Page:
Listen to this track by emotive pop song chart bothering duo from Bath England, Tears For Fears. It’s “The Working Hour”, a deep cut off of the otherwise hit single-laden 1985 album Songs From The Big Chair. That album was the much-awaited follow-up to their modestly successful debut record The Hurting from two years previous, with this new record being their breakthrough into the mainstream and outside of their alternative fanbase.
The songs on the album showed some of the same lyrical and musical DNA from their début. But, with this follow-up their sound seemed to be on a larger scale. If The Hurting was a precisely realized and eloquent little indie film, then Songs From The Big Chair had the sheen of a major studio, still dealing in similar themes of inner turmoil and alienation, but doing so with a bit more gloss. Hit singles “Shout”, “Head Over Heels”, and particularly “Everybody Wants To Rule The World” were ready for the red carpet, contrasted to their previous singles that were too emotionally insular to fit that kind of overt mainstream fanfare.
This had more to do with the tone of each release than it did with quality. As a major fan of The Hurting, even I noticed that, and was OK with it. Maybe that’s in part because of this song, “The Working Hour” that is one of the songs on the record that best bridges the gap between the moody and contemplative pop outfit they’d been, and the anthemic stadia-ready band they were seeking to become. Read more
Listen to this track by multi-platinum one-time primal screamers and pop song craftsmen Tears For Fears. It’s “Sowing The Seeds of Love”, the title track from their 1989 record Sowing The Seeds of Love.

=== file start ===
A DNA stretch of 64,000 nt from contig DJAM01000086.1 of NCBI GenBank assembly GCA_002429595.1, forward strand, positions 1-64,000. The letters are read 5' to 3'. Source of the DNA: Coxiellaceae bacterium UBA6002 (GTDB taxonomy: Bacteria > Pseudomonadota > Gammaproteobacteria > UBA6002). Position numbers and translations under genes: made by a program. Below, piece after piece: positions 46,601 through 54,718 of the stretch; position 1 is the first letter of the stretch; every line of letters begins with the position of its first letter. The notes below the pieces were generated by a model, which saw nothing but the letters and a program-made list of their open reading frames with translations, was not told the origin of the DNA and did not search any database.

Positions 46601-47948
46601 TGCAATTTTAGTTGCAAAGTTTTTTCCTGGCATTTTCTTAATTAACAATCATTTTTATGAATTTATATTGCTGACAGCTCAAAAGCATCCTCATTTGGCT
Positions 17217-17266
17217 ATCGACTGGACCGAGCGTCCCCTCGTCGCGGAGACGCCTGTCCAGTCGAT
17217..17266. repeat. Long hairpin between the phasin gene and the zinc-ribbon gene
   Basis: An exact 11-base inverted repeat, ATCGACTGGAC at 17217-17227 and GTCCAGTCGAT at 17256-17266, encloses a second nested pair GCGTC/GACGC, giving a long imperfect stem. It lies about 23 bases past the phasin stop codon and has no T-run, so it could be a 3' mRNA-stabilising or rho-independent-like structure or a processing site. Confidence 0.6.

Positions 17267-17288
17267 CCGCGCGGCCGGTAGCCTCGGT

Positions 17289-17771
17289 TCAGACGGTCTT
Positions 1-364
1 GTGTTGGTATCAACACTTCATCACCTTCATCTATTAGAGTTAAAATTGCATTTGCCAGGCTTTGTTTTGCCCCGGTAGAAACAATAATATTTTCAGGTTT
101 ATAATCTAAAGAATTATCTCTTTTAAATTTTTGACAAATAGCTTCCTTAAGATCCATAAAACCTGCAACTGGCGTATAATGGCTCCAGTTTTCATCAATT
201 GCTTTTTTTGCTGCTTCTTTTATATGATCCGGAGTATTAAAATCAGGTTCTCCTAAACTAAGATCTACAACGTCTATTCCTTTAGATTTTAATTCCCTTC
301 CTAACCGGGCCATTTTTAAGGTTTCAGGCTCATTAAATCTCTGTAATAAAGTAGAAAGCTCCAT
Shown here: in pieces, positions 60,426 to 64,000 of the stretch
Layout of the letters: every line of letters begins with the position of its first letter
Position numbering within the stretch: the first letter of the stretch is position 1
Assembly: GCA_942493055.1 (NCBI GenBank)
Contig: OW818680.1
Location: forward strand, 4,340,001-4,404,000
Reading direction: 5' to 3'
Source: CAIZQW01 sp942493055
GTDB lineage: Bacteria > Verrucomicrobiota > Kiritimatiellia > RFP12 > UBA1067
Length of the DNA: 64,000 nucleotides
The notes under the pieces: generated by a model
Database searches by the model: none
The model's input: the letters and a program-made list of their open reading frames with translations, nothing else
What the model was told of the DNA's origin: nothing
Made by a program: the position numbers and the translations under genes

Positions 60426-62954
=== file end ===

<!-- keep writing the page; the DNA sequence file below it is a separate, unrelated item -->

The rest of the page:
The immediate reaction to it at the time was to acknowledge its tie to the Beatles, particularly the “All You Need Is Love” era. This song certainly references that earlier song thematically, as well as sonically, with a bit of “I Am The Walrus” thrown in for good measure.
I think too it was a reaction against the loss of political conscience of nations, and their people. This was also a marker of the era, when songs on the radio were no longer making comment on the state of the world. This one was a notable exception.
So what made a big-selling pop band turn in a statement that ran so contrary to the approach of most pop bands looking to trouble the charts? Read more
Listen to this track by proto-emo duo and Arthur Janov-reading hit-makers Tears for Fears. It’s ‘The Hurting’, the lead track off of their exemplary 1983 debut record The Hurting, an effective concept album about dealing with childhood trauma in adulthood from two guys who were only barely adults themselves when they recorded it.
I should open this by saying that the Hurting is one of those records that I absolutely ate up when it came out in 1983. I was fourteen, and while my childhood up to that point was not traumatic exactly, I found that the sentiments to be found in the songs on this record resonated with me, and with most of my friends too. Perhaps it’s because the band’s authors, Roland Orzabal and Curt Smith, were writing with their own fourteen-year old selves (and younger) in view, although they were in their very early twenties at the time. Read more